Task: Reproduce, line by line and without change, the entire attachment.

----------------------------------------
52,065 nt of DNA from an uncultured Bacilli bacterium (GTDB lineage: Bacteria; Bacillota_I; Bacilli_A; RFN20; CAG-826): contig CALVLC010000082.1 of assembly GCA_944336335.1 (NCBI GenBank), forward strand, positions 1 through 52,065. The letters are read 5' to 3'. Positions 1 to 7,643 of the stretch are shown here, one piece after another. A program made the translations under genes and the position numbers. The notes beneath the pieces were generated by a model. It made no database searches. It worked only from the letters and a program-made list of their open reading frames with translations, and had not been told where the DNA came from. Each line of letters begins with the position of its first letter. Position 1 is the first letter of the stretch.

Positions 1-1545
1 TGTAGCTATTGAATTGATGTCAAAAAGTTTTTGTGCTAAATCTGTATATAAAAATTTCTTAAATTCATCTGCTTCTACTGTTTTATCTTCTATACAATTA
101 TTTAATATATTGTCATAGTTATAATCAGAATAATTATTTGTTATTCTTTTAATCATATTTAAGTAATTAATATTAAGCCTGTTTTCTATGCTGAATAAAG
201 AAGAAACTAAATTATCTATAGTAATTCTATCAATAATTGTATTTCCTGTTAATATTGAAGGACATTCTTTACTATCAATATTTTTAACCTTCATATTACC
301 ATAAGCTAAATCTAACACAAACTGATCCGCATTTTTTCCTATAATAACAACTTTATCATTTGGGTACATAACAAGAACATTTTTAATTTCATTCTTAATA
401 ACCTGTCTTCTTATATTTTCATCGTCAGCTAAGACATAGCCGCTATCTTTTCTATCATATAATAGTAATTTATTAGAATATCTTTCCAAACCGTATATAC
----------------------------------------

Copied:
52,065 nt of DNA from an uncultured Bacilli bacterium (GTDB lineage: Bacteria; Bacillota_I; Bacilli_A; RFN20; CAG-826): contig CALVLC010000082.1 of assembly GCA_944336335.1 (NCBI GenBank), forward strand, positions 1 through 52,065. The letters are read 5' to 3'. Positions 1 to 7,643 of the stretch are shown here, one piece after another. A program made the translations under genes and the position numbers. The notes beneath the pieces were generated by a model. It made no database searches. It worked only from the letters and a program-made list of their open reading frames with translations, and had not been told where the DNA came from. Each line of letters begins with the position of its first letter. Position 1 is the first letter of the stretch.

Positions 1-1545
1 TGTAGCTATTGAATTGATGTCAAAAAGTTTTTGTGCTAAATCTGTATATAAAAATTTCTTAAATTCATCTGCTTCTACTGTTTTATCTTCTATACAATTA
101 TTTAATATATTGTCATAGTTATAATCAGAATAATTATTTGTTATTCTTTTAATCATATTTAAGTAATTAATATTAAGCCTGTTTTCTATGCTGAATAAAG
201 AAGAAACTAAATTATCTATAGTAATTCTATCAATAATTGTATTTCCTGTTAATATTGAAGGACATTCTTTACTATCAATATTTTTAACCTTCATATTACC
301 ATAAGCTAAATCTAACACAAACTGATCCGCATTTTTTCCTATAATAACAACTTTATCATTTGGGTACATAACAAGAACATTTTTAATTTCATTCTTAATA
401 ACCTGTCTTCTTATATTTTCATCGTCAGCTAAGACATAGCCGCTATCTTTTCTATCATATAATAGTAATTTATTAGAATATCTTTCCAAACCGTATATAC